Kahlo returned to her family home at the Blue House following their separation, where she worked on several of her largest paintings ever made, with the determination to achieve financial independence, including The Two Fridas, 1939. One year later Kahlo and Rivera had realised that despite the infidelities they could not live without each other, and were remarried in San Francisco in 1940.
Kahlo’s health began to deteriorate in the 1940s, although her career continued to flourish and she never lost her vivacious passion for life. With Rivera they hosted raucous evening events, where, as Kahlo’s stepdaughter Guadalupe Rivera remembered, “Frida’s laughter was loud enough to rise above the din of yelling and revolutionary songs.” Her artwork gained critical acclaim through a series of international exhibitions and during this period she produced some of her most iconic works of art, including the world famous Self Portrait with Thorn Necklace and Humming bird, 1940 and the heart-breaking The Broken Column 1944, which illustrates the stark horror and suffering of her spinal injuries. She also took on teaching work in Mexico, amassing a group of followers who became known as “Los Fridos,” telling her students, “It is necessary… to learn the skill very well, to have very strict self-discipline and above all to have love, to feel a great love for painting.”
In the 1950s Kahlo endured a series of painful operations on her spine, foot and leg and 1953, following a severe infection she had to have her right leg amputated below the knee. When her first solo exhibition in her beloved Mexico City opened she was still recovering from her operation, but determined to soldier on she was brought to the event in an ambulance, while a decorated bed was set up in the gallery for her to lie on. Despite her failing health, in the final years before her death Kahlo remained a dedicated leftist, attending various anti-nuclear demonstrations and infiltrating political ideas into her art. Her life was cut tragically short at the age of 47, after she suffered a pulmonary embolism. Following her death, the heart-shattered Rivera locked away thousands of Kahlo’s personal, intimate possessions in the Blue House, instructing a friend to keep them hidden until 15 years after his death.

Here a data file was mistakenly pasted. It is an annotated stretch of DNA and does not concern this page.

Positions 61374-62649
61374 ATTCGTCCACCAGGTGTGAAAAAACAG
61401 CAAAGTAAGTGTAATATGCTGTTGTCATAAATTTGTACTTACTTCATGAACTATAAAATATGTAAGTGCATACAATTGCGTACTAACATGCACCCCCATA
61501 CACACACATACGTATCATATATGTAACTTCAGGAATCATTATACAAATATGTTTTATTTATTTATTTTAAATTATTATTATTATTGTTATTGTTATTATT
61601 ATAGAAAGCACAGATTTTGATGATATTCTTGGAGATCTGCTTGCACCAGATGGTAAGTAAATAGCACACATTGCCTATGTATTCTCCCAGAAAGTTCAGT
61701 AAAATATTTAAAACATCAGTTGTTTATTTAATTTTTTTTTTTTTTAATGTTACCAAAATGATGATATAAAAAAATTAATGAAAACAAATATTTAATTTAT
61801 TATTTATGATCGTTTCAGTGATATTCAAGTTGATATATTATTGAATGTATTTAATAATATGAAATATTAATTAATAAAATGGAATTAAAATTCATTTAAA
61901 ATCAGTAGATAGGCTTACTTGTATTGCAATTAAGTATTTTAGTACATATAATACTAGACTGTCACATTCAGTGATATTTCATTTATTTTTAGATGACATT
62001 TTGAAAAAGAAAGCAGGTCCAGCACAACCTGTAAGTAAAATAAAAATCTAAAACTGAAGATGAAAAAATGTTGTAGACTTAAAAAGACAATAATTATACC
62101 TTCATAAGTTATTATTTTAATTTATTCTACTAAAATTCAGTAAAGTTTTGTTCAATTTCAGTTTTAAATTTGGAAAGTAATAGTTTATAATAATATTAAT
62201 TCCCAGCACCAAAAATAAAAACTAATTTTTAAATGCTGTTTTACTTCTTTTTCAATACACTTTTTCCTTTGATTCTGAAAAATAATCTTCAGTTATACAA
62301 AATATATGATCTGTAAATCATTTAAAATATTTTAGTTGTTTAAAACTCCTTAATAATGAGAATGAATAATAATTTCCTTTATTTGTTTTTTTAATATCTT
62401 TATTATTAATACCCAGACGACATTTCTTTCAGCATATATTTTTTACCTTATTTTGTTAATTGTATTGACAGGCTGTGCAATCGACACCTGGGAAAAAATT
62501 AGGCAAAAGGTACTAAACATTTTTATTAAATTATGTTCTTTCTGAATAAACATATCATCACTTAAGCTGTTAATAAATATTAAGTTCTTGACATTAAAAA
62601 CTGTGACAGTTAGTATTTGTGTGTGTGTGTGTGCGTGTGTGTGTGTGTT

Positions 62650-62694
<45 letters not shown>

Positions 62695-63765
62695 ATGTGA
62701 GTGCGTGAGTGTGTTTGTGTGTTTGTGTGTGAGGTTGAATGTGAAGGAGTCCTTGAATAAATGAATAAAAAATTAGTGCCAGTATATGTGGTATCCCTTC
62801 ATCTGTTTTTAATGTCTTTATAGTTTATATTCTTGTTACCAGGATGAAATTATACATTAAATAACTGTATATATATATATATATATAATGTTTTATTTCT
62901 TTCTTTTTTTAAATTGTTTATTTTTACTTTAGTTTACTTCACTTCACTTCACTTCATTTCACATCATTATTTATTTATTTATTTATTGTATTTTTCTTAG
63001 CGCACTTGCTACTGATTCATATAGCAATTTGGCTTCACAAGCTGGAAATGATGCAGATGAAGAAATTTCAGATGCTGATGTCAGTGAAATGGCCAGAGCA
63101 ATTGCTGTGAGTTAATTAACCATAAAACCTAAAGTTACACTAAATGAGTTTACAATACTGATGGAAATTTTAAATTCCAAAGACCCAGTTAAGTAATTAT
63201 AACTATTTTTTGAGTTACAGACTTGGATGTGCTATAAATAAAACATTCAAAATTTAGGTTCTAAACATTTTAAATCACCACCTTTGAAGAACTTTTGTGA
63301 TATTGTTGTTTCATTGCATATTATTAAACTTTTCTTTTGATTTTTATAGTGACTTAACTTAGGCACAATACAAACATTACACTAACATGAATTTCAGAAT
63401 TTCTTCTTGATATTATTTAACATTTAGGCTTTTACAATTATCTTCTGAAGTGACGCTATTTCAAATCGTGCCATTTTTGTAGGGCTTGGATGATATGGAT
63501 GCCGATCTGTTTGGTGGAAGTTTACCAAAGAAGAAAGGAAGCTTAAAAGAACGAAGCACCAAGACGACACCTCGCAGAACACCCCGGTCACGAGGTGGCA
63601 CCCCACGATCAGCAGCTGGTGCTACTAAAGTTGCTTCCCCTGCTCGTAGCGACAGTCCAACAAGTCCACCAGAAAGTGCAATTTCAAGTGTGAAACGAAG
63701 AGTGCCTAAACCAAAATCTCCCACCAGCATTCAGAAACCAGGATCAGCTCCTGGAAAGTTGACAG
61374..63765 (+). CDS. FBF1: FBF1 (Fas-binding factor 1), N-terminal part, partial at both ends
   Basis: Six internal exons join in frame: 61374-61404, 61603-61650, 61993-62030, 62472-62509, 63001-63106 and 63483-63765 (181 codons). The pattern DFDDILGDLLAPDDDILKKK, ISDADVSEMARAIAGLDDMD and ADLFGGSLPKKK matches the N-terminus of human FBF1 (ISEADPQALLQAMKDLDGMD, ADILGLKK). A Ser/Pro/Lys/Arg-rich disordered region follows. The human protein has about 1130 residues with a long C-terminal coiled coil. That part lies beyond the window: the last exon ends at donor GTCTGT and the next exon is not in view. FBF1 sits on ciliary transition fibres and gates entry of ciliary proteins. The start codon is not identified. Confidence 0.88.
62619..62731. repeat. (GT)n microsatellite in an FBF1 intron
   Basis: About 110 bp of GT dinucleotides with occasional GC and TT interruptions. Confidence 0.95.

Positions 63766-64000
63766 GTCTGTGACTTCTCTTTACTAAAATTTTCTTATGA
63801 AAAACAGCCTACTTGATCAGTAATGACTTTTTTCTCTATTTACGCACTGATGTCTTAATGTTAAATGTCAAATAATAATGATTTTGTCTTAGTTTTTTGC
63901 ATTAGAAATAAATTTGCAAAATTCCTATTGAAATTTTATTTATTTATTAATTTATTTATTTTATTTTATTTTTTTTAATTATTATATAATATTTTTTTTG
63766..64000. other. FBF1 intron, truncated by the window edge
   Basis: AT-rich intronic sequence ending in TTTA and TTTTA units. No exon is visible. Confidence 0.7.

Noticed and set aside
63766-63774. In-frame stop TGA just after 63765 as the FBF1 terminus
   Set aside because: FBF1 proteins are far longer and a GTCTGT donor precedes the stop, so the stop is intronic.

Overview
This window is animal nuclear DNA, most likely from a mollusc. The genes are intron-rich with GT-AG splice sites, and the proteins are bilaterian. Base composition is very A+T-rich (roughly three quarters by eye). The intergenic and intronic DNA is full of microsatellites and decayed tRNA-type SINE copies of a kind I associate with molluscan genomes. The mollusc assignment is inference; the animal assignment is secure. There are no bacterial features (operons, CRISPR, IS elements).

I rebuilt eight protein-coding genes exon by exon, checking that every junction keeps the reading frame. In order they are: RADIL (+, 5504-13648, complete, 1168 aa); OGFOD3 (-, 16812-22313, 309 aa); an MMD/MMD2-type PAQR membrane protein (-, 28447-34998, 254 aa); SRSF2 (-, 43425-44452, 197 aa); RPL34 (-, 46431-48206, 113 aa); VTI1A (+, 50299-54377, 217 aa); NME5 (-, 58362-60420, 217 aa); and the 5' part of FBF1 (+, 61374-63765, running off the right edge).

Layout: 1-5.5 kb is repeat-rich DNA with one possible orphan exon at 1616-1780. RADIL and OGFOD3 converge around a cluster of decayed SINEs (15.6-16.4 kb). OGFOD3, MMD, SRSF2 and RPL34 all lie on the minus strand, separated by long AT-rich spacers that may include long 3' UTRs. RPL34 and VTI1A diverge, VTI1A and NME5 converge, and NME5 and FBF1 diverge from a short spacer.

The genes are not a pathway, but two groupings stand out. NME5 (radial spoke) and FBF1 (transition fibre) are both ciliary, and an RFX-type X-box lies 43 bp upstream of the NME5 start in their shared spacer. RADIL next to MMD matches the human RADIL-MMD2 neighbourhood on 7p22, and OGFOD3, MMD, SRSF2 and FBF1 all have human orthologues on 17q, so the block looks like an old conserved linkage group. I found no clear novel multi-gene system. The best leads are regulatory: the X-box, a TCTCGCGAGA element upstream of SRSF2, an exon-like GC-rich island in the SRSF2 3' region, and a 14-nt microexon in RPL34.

Since her death, Kahlo’s reputation has grown exponentially, achieving an international reputation that has rippled through into the worlds of art, fashion and literature. Along with major art retrospectives, various international exhibitions have been staged that celebrate her inimitable and instantly recognisable sense of style, influencing figures as various as Jean Paul Gaultier and Madonna, while her tumultuous love life has been a source of ongoing fascination with writers and art historians alike. Today her Blue House has since been converted into The Frida Kahlo Museum, dedicated to her life and work, revealing many of the fascinating secrets Diego tried to hide during his lifetime, while their shared home, the Diego Rivera and Frida Kahlo House Studio Museum, houses many of their most famous paintings.
Kahlo’s ability to achieve worldwide recognition across disciplines is almost unheard of within the art world, as writer Susana Martinez Vidal points out: “… a half indigenous, who didn’t belong to a first-world country, who wasn’t in show-business (she wasn’t an actress, singer or dancer) managed to become one of the most iconic women of the 20th century, next to Marilyn Monroe, Jackie Kennedy and Maria Callas.” In 2002 she was immortalised in a biopic film, played by Salma Hayek, which revealed how intertwined her art, life and style really were. Janet Landay, curator at Museum of Fine Arts, Houston, surmised: “Kahlo made personal women’s experiences serious subjects for art, but because of their intense emotional content, her paintings transcend gender boundaries. Intimate and powerful, they demand that viewers – men and women – be moved by them.”